Royal Oak introduces amendments to marijuana licensing ordinance

By: Sarah Wojcik | Royal Oak Review | Published October 7, 2020

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ROYAL OAK — On Sept. 28, the Royal Oak City Commission voted 5-1 to approve the first reading of two amendments to its recreational marijuana licensing ordinance, which it initially adopted July 27, in an effort to provide a more open playing field.

The purpose of the changes is to, firstly, allow operators who do not currently hold a medical marijuana license to apply for a retail recreational marijuana license in Royal Oak and, secondly, remove language encouraging applicants to perform neighborhood outreach prior to being awarded a municipal license slot.

In order to adopt the amendments, the commission must approve a second reading at its next meeting on Oct. 12.

The proposed amendments came up as city staff was finalizing the application for a recreational marijuana establishment license and formatting the application for the city’s website.

Staff — with the assistance of outside counsel at Dickinson Wright — identified the two changes that would benefit the city, according to City Attorney David Gillam.

The way the ordinance is currently written, the application documents that interested parties must submit to the Clerk’s Office to be eligible for further review include “(pre-qualification) for a Marijuana Establishment license by the State of Michigan” in order for the state to “do the heavy lifting in the initial screening of potential licenses,” according to Gillam.

However, with the exception of microbusinesses, the state’s Marijuana Regulatory Agency is currently prioritizing the processing of applications for recreational marijuana facility licenses for those who already hold a medical marijuana facility license.

Consequently, Gillam said it appears, at least for the initial round of licensing, that the only recreational marijuana establishment license applicants the city would see when the window opens would be entities that currently hold a medical marijuana facility license.

“In our mind, this would seem to reduce or shrink the pool of applicants,” he said. “I think that’s totally contrary to what the consensus of the commission was. I believe it is the commission’s consensus to attract as broad of a pool of applicants for a recreational marijuana facility license as possible.”

Currently, prequalification for a “marihuana facility license,” or a medical marijuana license, does not satisfy the city’s requirements for a recreational license.

Gilliam recommended that the commission adopt an amendment to include not only entities that have obtained prequalification for a recreational license, but also potential applicants who have been prequalified for a medical marijuana facility license but do not actually hold one.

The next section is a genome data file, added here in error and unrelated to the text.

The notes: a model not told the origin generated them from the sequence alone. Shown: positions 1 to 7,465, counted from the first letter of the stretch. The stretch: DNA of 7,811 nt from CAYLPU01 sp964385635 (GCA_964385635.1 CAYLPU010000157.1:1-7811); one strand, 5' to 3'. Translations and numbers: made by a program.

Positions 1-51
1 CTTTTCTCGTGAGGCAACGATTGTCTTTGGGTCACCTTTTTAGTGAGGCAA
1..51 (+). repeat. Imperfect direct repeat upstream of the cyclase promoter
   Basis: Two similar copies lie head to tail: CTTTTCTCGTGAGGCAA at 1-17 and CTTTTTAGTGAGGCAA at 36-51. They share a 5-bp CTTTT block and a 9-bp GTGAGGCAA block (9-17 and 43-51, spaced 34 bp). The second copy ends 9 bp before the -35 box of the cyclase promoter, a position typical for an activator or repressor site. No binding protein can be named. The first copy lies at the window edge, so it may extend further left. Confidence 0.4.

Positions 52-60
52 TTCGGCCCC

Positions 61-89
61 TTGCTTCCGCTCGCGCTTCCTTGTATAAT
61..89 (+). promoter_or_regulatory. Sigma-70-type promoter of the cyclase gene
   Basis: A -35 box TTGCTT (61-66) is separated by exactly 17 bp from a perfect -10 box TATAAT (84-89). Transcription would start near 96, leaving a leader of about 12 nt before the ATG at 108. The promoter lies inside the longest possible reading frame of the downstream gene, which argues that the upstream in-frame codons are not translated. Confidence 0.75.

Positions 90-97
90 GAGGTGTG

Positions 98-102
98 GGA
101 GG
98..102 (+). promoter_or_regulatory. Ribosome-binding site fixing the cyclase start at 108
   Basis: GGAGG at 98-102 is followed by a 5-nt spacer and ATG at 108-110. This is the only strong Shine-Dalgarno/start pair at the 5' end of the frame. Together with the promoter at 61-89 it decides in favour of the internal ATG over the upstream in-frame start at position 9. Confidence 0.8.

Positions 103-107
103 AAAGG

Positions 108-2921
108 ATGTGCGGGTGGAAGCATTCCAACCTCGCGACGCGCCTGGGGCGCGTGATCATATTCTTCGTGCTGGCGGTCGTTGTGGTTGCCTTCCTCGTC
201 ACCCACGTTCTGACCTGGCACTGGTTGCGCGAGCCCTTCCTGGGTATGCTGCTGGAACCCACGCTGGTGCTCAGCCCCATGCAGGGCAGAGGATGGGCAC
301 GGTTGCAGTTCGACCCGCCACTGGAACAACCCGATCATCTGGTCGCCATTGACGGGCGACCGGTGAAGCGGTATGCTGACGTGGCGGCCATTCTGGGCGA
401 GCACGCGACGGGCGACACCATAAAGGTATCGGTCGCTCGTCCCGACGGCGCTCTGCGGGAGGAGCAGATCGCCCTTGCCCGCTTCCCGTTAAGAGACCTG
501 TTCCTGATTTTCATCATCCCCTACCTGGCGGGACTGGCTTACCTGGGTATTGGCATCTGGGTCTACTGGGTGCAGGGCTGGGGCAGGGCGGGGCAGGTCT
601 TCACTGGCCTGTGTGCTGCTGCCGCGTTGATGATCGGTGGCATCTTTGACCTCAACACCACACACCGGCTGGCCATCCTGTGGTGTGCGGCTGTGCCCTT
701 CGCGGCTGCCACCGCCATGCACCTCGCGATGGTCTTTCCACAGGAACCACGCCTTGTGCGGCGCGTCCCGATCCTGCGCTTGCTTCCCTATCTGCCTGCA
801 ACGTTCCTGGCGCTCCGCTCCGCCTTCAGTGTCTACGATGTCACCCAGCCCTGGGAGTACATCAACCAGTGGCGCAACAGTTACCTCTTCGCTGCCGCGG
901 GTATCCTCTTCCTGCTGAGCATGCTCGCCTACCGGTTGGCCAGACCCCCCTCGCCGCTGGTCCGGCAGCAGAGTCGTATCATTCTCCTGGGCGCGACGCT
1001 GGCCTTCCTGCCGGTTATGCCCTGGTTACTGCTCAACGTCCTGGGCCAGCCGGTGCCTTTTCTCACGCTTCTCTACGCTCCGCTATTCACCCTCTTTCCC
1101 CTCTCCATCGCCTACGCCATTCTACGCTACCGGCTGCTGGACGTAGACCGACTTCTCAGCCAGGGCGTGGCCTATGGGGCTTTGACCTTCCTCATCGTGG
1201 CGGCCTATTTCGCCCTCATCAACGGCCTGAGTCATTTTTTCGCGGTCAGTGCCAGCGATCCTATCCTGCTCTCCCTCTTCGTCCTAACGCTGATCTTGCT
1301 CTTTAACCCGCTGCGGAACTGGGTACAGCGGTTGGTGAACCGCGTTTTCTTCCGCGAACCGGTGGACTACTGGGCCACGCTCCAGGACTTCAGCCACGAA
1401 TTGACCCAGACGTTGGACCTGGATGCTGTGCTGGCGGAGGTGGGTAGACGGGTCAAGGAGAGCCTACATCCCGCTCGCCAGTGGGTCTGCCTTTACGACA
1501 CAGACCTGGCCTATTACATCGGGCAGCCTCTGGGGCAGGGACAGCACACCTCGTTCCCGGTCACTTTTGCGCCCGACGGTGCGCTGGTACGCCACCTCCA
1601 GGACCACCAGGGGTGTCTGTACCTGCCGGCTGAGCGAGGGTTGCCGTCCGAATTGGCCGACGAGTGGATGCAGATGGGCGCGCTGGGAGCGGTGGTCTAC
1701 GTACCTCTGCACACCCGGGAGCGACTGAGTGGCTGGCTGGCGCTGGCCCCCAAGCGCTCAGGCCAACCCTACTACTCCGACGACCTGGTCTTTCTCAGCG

“We’re still relying on the state process to do the initial vetting of applicants, but we would also allow entities that have obtained prequalification for a medical marijuana facility license but don’t actually hold the license yet to apply for a recreational license here in Royal Oak,” Gillam said.

Commissioner Kyle DuBuc said the changes in eligibility expand the pool so the city is not only looking at operators that are already established in the industry.

“That’s what we’re trying to avoid, but it will still allow us control and make sure we have quality operators,” DuBuc said. “We’ve made it clear from the onset of this process that we don’t want to be a part of allowing a small group of those already at the table to dominate this industry across the state.”

Gillam called the second amendment to the ordinance more of a “housekeeping” issue. He said staff questioned whether applicants should be encouraged to perform community outreach prior to being granted a license.

The recommendation was to delete a reference to “performed” outreach.

“We’re still demanding to have a plan in place for community outreach (for operators to) develop and execute if awarded a license,” DuBuc said. “If we have 100 applicants and everyone has to go banging on doors in our neighborhoods and our business corridor ... we’re eliminating a potentially serious nuisance to our residents by making the change.”

Commissioner Randy LeVasseur cast the “no” vote.

“Outreach comes in many forms, not necessarily banging on doors. I think there is potential value in applicants in the process seeking out some feedback from the area just to know what concerns people have, and they can possibly address those on the front end,” LeVasseur said.

Commissioner Sharlan Douglas said the commission is not precluding applicants from talking with residents and neighboring business owners.

“Probably the smart ones will do that as a matter of course, but we don’t want to dictate that they do that at the risk of … 100 applicants knocking on doors in 100 neighborhoods,” Douglas said. “The kind of engagement becomes less effective if we have all of these entities doing it at the same time.”